John Walcott: When the editor shared with me that the February 2016 issue would focus on LGBTQ-related issues in Christian schools, my first response was that I would like the contributors to this column to have the opportunity to participate in the discussion. I have both appreciated and learned from the ideas, suggestions and perspectives that the contributors have offered over the course of the past few years, and therefore I wanted to help share their wisdom with the broader community of Christian educators.
At the same time, I realized that this sort of conversation is difficult, and this sort of platform may not be the best for this type of dialogue. When talking about contested issues, we usually want to choose our words carefully and consider our audience. That is easier to do when talking with friends or colleagues with whom we interact on a regular basis. For that reason, I was not sure if this column would be the appropriate space for such a conversation. In the end, however, I felt that we should try to add to this conversation, and so I began the conversation with the following thoughts:
LGBTQ-related issues and concerns have been the subject of a great deal of conversation and argument in society and in the church in recent years. As Christian educators, we often have the opportunity, or may feel pressured, to respond to questions about these issues and to offer guidance and perspective to our students. This is an important and needed conversation.
With this context in mind, please respond to one or more of the following questions:
- What are some foundational perspectives or attitudes that you try to promote in your students (considering their age) that will help them navigate issues or questions they may encounter?
- How do you, as a Christian educator, seek to live out your call to love, seek justice, and show mercy to LGBTQ students in your school who often feel marginalized?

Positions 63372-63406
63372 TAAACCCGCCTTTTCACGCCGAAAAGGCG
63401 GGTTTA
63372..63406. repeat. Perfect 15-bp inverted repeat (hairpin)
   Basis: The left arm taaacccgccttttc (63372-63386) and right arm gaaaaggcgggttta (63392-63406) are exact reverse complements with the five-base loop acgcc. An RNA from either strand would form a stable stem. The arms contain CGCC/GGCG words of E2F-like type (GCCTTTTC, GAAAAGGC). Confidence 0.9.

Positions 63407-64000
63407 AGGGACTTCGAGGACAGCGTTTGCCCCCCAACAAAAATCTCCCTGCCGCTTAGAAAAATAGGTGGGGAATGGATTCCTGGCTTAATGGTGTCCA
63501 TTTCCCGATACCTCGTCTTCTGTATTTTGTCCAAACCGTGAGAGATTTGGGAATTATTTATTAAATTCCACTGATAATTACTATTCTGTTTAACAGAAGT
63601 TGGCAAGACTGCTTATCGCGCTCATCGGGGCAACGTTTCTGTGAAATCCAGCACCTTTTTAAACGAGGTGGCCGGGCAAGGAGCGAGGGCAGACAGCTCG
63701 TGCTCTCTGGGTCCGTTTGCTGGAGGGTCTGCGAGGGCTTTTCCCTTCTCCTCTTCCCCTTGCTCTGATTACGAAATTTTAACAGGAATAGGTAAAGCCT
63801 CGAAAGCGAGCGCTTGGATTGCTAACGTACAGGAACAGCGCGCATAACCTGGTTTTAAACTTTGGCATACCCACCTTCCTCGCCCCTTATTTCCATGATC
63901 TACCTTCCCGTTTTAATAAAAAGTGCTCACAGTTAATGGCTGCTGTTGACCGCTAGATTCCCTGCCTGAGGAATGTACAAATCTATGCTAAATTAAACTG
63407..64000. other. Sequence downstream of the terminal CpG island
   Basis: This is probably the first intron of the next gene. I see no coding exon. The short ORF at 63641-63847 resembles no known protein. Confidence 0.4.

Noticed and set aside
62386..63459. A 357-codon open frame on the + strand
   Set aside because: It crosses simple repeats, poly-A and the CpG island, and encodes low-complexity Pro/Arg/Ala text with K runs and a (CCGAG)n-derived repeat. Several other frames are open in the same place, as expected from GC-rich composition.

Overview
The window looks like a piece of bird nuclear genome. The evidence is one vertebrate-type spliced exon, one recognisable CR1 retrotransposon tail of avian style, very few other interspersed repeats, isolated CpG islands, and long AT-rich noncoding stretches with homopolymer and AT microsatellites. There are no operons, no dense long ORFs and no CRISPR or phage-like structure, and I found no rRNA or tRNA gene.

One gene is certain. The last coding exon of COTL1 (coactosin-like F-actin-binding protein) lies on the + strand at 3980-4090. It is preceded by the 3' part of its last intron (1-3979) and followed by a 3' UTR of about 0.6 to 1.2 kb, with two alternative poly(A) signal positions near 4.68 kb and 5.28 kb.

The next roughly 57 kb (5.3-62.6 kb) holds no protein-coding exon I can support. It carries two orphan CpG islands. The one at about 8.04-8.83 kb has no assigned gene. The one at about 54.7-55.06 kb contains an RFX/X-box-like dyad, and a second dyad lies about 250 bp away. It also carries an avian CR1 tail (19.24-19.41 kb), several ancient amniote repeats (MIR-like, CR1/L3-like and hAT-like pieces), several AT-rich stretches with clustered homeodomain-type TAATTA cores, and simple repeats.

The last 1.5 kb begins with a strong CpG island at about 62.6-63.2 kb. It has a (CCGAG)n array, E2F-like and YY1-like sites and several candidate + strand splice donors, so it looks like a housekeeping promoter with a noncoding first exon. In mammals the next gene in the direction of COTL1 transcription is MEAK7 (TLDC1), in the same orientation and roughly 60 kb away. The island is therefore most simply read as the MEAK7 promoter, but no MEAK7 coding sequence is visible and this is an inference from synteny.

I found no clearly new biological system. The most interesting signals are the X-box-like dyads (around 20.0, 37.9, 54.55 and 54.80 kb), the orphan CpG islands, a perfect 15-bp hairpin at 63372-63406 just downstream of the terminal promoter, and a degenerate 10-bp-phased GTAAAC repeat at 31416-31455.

Rebecca DeSmith: Hello all! It’s time to begin this conversation.
Grace . . . I’ve been thinking a lot about it lately. I am thankful for God’s amazing grace that saved me as a sinner, the grace that is sufficient, free, and inclusive. I am familiar with the grace that I show to my family, friends, and students when they mess up, and the grace they show to me when I make mistakes. But I wonder where grace fits into our world—into the bombings and shootings and the countless injustices we see on the news and hear about every day.
A few months ago, a line struck me in a TODAY devotional by Thea Luenk: “Grace and forgiveness are about transformation.” It got me thinking: What needs transforming in my life, in my classroom, in our world? And if grace and forgiveness are part of that process, I better start practicing them more intentionally in my life, living them out each day, and letting my elementary students experience them more often in my classroom.
Leading with grace may be the starting place in helping our students navigate the tricky issues we encounter within our families, our communities, and our world. I’m not saying that we dismiss biblical teachings, but rather, through understanding, experiencing, and being able to genuinely show grace to others perhaps we can find space to grapple with the difficult issues that challenge our faith.
In an article in the online magazine at <inallthings.org>, Rev. Mark Verbruggen wrote, “If we read the Bible carefully we will see grace overpower the messiness of sin.” That is a truth I need to remember. It is also a truth we can hold onto as we disciple and nurture our students through the chaos and uncertainty of our broken world, working to show grace and bring shalom and reconciliation.
Blessings to all!
Thank you, Rebecca, for getting this conversation started. I appreciate that you’ve pointed us to transformation and grace. I think these are always great places to start. Thank you for sharing the quote about grace overpowering “the messiness of sin.”
The panel consists of:
Justin Cook, who serves as the Director of Learning at the Ontario Alliance of Christian Schools in Ancaster, Ontario
Rebecca De Smith, who is the Discovery Room coordinator and the curriculum coordinator at Sioux Center Christian School in Sioux Center, Iowa.
Gayle Monsma, who serves as principal at Covenant Christian School in Leduc, Alberta
John Walcott, who is assistant professor in the education department at Calvin College.